- Tasting the cooking liquid in Step 12 is important – it’s easiest to adjust the final flavor of the dish at this step. We almost always end up adding some Tabasco sauce at this stage, but then we like spicy.
- Use a long-grained white rice in this dish. We particularly like converted rice, but use whatever you prefer. We suppose you could use brown rice, although we haven’t tried it. Cooking time will probably be about twice as long if you go that route.
- You can use either 2 or 3 cups of uncooked rice in this dish (and either 4 or 6 cups chicken stock). Two cups of rice means you’ll have a higher protein-to-rice ratio. Three cups of rice means you’ll have quite a bit more rice than protein. We think this dish is all about the rice, so we use three cups. Do remember, though, that 1 cup of uncooked rice makes about 3 cups when cooked.
- You can use almost any protein you like in this dish (exact quantity isn’t important, but you want somewhere between 2 to 3 pounds). Ham is a common addition. You can also use leftover chicken or turkey (if you go that route, skip the browning step). If you use seafood – shrimp, for example – we suggest you cook it separately and add it to the dish right before serving (so you don’t overcook it).
- Do use sausage, though – andouille if possible. Andouille is a spicy garlic-flavored sausage popular in Louisiana. You can find national brands of andouille that aren’t bad, though every locally made andouille that we’ve tried is better. As noted earlier, if you can’t find andouille, a spicy smoked sausage like kielbasa makes a good substitute.
- So, what’s the difference between Creole and Cajun? Well, “Creole” refers to the original European settlers of Louisiana (in particular, those from France and Spain). Cajuns are descendants of people who moved to Louisiana from French-speaking Acadia (located in what we now call the Canadian Maritimes).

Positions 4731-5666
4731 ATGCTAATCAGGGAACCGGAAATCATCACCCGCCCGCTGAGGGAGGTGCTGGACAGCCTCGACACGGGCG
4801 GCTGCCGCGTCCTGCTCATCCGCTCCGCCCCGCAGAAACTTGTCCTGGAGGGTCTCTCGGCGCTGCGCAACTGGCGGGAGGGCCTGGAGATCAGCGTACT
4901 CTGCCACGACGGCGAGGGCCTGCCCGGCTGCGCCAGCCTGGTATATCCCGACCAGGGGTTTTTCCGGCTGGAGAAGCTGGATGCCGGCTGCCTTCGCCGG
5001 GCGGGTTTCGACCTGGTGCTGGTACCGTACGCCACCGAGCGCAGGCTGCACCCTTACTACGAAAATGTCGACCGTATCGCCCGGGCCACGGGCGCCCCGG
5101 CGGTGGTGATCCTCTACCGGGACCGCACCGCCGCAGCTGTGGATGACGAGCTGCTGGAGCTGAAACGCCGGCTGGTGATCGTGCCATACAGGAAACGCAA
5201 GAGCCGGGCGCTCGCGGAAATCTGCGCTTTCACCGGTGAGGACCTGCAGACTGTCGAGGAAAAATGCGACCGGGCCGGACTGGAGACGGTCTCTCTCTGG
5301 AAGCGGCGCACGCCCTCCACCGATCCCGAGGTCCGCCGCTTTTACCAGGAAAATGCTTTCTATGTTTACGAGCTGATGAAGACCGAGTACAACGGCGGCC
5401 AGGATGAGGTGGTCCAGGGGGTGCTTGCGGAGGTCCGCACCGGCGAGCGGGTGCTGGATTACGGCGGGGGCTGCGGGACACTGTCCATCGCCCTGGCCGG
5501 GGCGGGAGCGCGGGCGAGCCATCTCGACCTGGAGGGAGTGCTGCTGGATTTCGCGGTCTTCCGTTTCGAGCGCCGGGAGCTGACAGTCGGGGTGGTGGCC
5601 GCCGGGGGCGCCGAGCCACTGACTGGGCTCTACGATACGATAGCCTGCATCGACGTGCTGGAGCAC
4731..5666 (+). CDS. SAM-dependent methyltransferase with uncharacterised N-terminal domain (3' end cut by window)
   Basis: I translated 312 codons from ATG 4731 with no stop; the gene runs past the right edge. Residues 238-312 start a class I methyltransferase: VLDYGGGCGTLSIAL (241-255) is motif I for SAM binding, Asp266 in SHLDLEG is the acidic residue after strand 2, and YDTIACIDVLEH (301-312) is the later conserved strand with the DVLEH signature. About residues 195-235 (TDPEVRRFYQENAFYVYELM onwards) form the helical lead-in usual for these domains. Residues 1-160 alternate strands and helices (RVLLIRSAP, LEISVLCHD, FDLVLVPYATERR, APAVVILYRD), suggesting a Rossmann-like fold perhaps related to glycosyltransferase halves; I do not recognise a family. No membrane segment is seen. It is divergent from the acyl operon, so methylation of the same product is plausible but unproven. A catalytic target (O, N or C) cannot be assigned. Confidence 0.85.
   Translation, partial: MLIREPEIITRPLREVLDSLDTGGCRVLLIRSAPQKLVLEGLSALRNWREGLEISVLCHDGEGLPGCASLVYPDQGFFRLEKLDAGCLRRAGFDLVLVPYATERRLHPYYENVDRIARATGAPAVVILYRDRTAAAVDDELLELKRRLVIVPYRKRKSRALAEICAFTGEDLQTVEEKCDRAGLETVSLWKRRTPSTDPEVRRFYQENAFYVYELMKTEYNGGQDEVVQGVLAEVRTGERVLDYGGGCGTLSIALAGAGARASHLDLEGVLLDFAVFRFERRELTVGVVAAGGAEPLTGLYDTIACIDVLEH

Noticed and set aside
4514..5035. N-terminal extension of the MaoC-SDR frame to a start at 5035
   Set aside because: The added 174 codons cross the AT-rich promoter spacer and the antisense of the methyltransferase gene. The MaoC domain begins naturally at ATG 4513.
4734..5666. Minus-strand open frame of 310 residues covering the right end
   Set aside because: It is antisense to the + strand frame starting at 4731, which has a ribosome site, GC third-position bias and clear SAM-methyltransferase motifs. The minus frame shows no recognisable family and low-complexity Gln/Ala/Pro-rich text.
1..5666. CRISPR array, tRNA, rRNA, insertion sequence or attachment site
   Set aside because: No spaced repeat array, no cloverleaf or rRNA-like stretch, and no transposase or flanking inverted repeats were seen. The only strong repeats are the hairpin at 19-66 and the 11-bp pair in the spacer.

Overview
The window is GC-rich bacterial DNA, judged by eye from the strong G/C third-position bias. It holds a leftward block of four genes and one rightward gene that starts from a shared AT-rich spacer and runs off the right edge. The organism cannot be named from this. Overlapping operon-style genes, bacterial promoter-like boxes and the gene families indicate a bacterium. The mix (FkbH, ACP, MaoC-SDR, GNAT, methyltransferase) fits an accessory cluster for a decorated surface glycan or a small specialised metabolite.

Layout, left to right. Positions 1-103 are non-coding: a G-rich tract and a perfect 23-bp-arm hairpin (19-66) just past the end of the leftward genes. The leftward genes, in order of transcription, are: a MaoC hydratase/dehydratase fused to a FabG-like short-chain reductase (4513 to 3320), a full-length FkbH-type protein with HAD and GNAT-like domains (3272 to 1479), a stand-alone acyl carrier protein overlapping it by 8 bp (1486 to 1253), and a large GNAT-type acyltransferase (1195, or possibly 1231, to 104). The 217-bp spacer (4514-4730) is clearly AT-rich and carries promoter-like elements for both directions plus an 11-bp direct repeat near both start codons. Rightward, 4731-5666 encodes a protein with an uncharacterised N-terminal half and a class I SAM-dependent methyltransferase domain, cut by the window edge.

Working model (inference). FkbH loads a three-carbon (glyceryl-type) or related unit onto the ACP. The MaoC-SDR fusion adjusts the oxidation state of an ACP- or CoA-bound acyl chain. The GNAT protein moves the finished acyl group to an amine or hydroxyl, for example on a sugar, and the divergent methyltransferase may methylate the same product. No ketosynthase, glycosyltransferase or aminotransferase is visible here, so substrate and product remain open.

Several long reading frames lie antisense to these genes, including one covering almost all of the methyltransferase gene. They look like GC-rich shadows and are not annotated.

- Cajun food tends to be rather rustic. Creole food, by contrast, tends to be more European-influenced (and often fancier). Because of that, Creole dishes tend to be more common on New Orleans restaurant menus.
- What about that jambalaya soup we mentioned? It’s a great way to use leftovers. Here’s how to make it: Cut up a fresh onion and brown it in a soup pot with a bit of cooking oil. And add some chopped garlic, and maybe some additional andouille sausage. Then add the leftover jambalaya, plus enough chicken stock to give it a soup-like consistency. We typically add some additional cayenne pepper and oregano to spice it up a bit, too. Simmer for 20 minutes and you’re good to go.
Son of a Gun
“Big fun!” said Mrs Kitchen Riffs. “This jambalaya is delish, my cher ami-o.”
“Yup,” I said. “Makes me want to pole that pirogue down the bayou.”
“Of course, that’s Cajun talk,” said Mrs K R.
“No need to get all Creole about it,” I said.
“I say tomato, you say no tomato,” said Mrs K R. “Let’s just call it spice rice with backup singers.”
You geaux, girl.
You may also enjoy reading about:
Chicken and Andouille Gumbo
Red Beans and Rice
Red Beans and Rice Soup
New Orleans Barbecue Shrimp
Or check out the index for more